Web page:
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Man, 19, is fined in crash that killed two Jury rejects auto manslaughter charges in Eldersburg accident


A Carroll County jury yesterday acquitted a 19-year-old Marriottsville man of two charges of automobile manslaughter in an Eldersburg crash that occurred while he was speeding to get TTC teen-age cousins home by their curfew.

William J. Kassakatis was found guilty of seven lesser offenses and fined $2,000 by Circuit Judge Raymond E. Beck Sr. in the June 25 accident.

Killed in the accident in the 6600 block of Monroe Ave. were Jill Marie Peay, 15, of the 7400 block of Norris Ave. in Sykesville, and Jessica Erin Harley, 16, of the 1700 block of Maryland Ave. in Shady Side, Anne Arundel County.

Erin had spent a week with Jill in Sykesville during their summer vacation and was to return home the next morning, Jill's father, James D. Peay, testified. They had planned to spend their last night together at home, but decided instead to go with Kassakatis to a friend's home to watch a movie on their last night.

They were supposed to be home by 11: 30, Peay testified.

Several witnesses who ran to the crash scene described attempts to help Kassakatis and the girls, who were trapped in the two-door 1996 Chevrolet Cavalier.

"It was a classic adolescent male sin," defense attorney Andrew D. Levy told the jury at the outset, attributing the accident to Kassakatis' desire to get the girls home on time and his lack of driving experience.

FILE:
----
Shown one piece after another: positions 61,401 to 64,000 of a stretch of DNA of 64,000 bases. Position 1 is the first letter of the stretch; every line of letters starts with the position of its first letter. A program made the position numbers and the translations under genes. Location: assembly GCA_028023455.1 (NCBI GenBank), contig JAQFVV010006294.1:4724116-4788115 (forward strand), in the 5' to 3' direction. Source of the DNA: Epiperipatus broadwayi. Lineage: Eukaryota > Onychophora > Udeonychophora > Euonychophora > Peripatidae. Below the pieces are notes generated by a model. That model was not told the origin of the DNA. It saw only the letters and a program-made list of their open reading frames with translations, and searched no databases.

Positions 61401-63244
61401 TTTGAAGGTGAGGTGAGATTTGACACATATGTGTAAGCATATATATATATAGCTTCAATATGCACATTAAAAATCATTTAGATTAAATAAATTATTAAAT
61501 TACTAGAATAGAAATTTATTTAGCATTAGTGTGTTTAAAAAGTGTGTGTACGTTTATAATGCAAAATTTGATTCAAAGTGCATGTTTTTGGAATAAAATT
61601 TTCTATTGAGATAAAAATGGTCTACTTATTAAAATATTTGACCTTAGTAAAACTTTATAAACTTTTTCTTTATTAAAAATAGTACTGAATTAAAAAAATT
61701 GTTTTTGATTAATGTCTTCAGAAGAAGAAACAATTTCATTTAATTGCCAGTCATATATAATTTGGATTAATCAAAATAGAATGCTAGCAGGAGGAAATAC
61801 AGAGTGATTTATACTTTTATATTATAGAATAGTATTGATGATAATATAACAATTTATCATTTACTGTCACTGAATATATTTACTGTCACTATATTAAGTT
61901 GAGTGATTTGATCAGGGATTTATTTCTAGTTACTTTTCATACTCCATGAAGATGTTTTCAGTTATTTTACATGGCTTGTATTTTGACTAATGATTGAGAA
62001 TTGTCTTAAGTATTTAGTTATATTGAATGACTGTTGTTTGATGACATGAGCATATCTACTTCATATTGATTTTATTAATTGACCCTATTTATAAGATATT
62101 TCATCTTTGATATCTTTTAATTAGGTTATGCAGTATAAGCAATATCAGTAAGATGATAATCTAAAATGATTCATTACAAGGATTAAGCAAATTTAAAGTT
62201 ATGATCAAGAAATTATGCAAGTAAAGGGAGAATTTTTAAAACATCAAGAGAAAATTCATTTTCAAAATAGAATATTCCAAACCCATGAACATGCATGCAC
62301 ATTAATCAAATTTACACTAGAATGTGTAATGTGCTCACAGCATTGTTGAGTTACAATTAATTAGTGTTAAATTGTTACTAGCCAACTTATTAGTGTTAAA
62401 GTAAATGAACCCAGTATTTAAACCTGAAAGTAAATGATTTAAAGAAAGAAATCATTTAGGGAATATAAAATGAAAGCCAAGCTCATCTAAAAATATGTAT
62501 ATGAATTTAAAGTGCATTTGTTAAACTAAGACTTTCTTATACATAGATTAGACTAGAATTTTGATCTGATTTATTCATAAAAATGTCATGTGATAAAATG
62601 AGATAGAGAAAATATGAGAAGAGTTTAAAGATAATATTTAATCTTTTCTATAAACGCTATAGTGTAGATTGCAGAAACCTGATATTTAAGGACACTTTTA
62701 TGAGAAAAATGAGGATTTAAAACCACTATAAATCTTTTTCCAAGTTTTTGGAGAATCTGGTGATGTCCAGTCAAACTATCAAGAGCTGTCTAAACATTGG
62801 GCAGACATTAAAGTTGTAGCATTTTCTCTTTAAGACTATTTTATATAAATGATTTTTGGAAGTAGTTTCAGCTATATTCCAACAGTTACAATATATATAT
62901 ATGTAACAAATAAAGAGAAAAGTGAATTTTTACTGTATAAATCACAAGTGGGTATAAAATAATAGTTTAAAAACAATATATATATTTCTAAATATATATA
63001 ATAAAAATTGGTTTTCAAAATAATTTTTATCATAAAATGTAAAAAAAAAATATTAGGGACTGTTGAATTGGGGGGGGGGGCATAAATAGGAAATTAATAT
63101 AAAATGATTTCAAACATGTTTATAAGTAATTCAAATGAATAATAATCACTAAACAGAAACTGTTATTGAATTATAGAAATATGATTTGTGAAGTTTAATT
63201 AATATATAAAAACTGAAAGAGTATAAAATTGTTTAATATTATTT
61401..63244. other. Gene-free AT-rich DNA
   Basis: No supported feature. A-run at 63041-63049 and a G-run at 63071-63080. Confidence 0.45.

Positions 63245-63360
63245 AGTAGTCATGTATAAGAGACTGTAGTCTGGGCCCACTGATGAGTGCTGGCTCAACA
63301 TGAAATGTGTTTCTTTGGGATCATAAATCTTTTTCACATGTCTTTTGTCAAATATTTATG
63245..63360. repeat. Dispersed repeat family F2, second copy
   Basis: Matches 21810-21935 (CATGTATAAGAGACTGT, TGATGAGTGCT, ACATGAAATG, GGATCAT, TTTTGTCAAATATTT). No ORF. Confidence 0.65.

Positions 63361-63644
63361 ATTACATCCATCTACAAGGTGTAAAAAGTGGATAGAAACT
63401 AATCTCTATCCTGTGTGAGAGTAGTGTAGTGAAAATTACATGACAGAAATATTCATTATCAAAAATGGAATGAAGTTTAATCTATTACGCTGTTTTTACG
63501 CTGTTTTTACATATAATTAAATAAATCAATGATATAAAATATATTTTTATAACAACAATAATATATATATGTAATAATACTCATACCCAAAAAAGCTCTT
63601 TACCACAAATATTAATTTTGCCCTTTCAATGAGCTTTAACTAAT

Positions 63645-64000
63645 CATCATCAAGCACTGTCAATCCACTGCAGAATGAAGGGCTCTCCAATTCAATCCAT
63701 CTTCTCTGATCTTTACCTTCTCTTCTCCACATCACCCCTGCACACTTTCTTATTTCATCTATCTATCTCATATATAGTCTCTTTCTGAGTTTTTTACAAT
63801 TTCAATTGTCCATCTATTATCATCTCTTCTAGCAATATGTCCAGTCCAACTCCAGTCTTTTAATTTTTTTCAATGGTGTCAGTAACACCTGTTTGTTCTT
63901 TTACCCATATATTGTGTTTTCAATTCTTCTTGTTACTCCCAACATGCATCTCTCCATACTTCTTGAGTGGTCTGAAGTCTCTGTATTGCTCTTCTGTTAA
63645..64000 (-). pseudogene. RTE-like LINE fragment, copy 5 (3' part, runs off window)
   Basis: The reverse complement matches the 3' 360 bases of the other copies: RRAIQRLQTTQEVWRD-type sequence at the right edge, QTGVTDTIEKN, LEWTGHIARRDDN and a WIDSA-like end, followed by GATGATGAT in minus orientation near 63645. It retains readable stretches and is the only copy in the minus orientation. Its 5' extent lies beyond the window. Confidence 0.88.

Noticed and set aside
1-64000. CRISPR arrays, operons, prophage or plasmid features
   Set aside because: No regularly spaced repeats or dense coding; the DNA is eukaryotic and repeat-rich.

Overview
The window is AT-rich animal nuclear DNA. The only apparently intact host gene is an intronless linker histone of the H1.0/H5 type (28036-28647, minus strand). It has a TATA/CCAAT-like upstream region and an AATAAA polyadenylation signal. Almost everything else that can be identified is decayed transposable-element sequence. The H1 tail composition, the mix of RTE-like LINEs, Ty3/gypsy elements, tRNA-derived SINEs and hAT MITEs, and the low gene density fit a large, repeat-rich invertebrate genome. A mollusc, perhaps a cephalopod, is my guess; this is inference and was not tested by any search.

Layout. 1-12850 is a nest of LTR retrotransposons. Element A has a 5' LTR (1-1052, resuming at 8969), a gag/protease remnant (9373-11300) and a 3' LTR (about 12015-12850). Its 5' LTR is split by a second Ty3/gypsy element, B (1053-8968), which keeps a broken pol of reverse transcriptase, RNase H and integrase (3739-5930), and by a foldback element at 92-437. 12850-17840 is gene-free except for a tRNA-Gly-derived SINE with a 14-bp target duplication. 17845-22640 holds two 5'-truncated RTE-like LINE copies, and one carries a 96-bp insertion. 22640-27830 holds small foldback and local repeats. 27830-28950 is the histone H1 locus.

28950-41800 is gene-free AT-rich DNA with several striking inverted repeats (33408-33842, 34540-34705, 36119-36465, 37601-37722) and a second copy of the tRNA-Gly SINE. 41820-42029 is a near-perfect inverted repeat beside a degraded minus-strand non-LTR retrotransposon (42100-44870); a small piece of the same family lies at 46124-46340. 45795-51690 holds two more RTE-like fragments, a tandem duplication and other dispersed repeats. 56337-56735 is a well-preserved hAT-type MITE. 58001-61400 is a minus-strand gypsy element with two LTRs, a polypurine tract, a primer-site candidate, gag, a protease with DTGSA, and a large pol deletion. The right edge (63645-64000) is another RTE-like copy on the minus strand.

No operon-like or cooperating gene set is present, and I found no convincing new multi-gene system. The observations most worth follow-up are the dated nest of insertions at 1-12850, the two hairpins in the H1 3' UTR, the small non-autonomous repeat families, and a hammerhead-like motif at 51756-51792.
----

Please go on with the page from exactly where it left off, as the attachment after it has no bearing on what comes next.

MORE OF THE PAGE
After a three-day trial, the jurors deliberated about 3 1/2 hours yesterday before reaching a verdict. The automobile manslaughter charges required a finding that Kassakatis acted with gross negligence or callous disregard.

The jury found him guilty of both reckless and negligent driving; speeding at 56 mph in a 25-mph zone; traveling at a speed greater than was reasonable; failing to reduce speed at a curve; failing to reduce speed on a narrow road; and failing to drive right of center.

After the verdict, the judge fined Kassakatis $500 each on four charges, because three of the charges were redundant.

"It was a very difficult case. It's a fine line," Assistant State's Attorney David P. Daggett said after the verdict. "I thought the jury did a great job. I am thankful that they found him guilty of the lesser counts. Now we'll work on getting his license."

Pub Date: 12/19/98

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